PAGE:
This book brings together a wide range of case studies to explore the experiences and significance of women warriors in Southeast Asian history from ancient to contemporary times.
Using a number of sources, including royal chronicles, diaries, memoirs and interviews, the book discusses why women warriors were active in a domain traditionally preserved for men, and how they arguably transgressed peacetime gender boundaries as agents of violence. From multidisciplinary perspectives, the chapters assess what drove women to take on a variety of roles, namely palace guards, guerrillas and war leaders, and to what extent their experiences were different to those of men. The reader is taken on an almost 1,500-year long journey through a crossroads region well-known for the diversity of its peoples and cultures, but also their ability to creatively graft foreign ideas onto existing ones. The book also explores the re-integration of women into post-conflict Southeast Asian societies, including the impact (or lack thereof) of newly established international norms, and the frequent turn towards pre-conflict gender roles in these societies.
Written by an international team of scholars, this book will be of interest to academics working on Southeast Asian Studies, Gender Studies, low-intensity conflicts and revolutions, and War, Conflict, and Peace Studies.
Table of Contents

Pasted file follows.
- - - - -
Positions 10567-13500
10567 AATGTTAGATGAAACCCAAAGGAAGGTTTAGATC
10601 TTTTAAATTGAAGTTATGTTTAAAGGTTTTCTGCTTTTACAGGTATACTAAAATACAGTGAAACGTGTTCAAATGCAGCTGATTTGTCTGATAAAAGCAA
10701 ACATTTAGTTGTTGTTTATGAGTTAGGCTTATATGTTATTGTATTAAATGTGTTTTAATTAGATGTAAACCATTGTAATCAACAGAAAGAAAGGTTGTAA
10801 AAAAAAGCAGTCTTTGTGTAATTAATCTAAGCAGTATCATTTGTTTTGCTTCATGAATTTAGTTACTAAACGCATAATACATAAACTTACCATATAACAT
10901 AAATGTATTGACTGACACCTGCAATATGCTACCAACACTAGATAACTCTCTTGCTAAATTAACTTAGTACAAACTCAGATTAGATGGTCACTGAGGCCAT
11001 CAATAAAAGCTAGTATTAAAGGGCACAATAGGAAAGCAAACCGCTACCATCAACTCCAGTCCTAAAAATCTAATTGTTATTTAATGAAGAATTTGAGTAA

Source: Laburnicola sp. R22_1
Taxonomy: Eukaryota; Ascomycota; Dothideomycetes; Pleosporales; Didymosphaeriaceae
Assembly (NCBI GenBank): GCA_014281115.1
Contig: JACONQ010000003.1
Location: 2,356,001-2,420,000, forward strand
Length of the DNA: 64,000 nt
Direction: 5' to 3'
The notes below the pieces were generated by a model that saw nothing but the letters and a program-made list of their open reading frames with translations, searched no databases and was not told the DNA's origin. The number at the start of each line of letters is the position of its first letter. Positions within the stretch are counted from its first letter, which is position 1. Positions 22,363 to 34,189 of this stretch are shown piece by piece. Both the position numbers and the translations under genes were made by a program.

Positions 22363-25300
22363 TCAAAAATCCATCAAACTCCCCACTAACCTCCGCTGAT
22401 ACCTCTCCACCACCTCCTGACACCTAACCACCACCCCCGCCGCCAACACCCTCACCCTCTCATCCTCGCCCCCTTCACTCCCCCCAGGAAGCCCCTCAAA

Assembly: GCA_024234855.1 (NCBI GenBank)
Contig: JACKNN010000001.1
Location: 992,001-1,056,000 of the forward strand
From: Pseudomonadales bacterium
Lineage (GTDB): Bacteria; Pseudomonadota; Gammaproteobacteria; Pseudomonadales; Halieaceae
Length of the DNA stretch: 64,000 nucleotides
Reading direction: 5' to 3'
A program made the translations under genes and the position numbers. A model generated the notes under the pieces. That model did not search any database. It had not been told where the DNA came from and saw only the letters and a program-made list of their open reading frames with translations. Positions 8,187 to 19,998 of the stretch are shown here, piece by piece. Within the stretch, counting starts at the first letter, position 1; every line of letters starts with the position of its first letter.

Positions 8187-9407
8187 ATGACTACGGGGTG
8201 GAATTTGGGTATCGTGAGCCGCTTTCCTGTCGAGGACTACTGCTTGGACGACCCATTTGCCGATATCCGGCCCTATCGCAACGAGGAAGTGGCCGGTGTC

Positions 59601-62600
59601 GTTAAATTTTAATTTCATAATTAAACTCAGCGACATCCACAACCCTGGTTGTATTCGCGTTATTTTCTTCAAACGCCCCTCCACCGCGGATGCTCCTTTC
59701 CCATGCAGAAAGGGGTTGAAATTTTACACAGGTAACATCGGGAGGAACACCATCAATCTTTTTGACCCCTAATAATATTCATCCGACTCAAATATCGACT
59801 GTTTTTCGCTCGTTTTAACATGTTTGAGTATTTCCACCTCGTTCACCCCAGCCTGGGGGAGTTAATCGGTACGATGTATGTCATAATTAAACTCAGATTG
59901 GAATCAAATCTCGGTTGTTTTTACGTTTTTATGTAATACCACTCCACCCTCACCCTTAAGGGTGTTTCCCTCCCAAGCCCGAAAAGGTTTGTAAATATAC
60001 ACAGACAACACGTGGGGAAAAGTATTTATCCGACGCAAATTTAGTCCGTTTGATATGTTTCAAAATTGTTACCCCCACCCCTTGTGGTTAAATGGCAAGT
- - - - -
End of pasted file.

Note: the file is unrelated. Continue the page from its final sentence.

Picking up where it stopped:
List of figures
List of contributors
Glossary and abbreviations
Introduction and background
1 Introduction: women warriors, palace guards, and revolutionaries in Southeast Asian history
VINA A. LANZONA AND FREDERIK RETTIG
Women warriors in ancient and early modern Southeast Asia
2 ‘Lady Sinn’ (Xian Fu-ren 冼夫人) and the sixth-century Chinese incorporation of a Southeast Asian region
3 Querulous queens, bellicose brai: Cambodian perspectives toward female agency
4 The Regio Femarum and its warrior women: images and encounters in European sources
5 Geisha warriors? The incomparable prajurit estri at the court of Mangkunĕgara I
Southeast Asian women warriors and revolutionaries in the modern period
6 Heroines and forgotten fighters: insights into women combatants’ history in Aceh, 1873–2005
7 Women in the early Vietnamese communist movement: sex, lies, and liberation
8 Recruiting the all-female Rani of Jhansi Regiment: Subhas Chandra Bose and Dr Lakshmi Swaminadhan
9 Women guerrillas of the Communist Party of Malaya: Nationalist struggle with an internationalist experience
10 Love and sex in times of war and revolution: women warriors in Vietnam and the Philippines
VINA A. LANZONA
The United Nations, Security Sector Reform (SSR), and the gendering of Disarmament, Demobilisation and Reintegration (DDR)
11 The aftermath for women warriors: Cambodia and East Timor
12 Brave warriors, unfinished revolutions: political subjectivities of women combatants in East Timor
JACQUELINE A. SIAPNO
13 Rethinking the historical place of ‘warrior women’ in Southeast Asia
BARBARA WATSON ANDAYA
Vina A. Lanzona is Associate Professor of History and the Former Director of the Center for Philippine Studies (2011–2015) at the University of Hawai’i at Mānoa. Author of Amazons of the Huk Rebellion: Gender, Sex and Revolution in the Philippines (2009), she is currently working on two book projects: on the participation of Filipinos and Filipino Americans in the Spanish Civil War (1936–1939) and the social history of marriage in the Spanish Philippines.
Frederik Rettig is co-editor of Colonial Armies in Southeast Asia (Routledge, 2005) and Armies and Societies in Southeast Asia (2020). He has published in the Journal of Vietnamese Studies and in South East Asia Research, including a special issue in the latter. From 2007 to 2013, he was an Assistant Professor in the School of Social Sciences at Singapore Management University.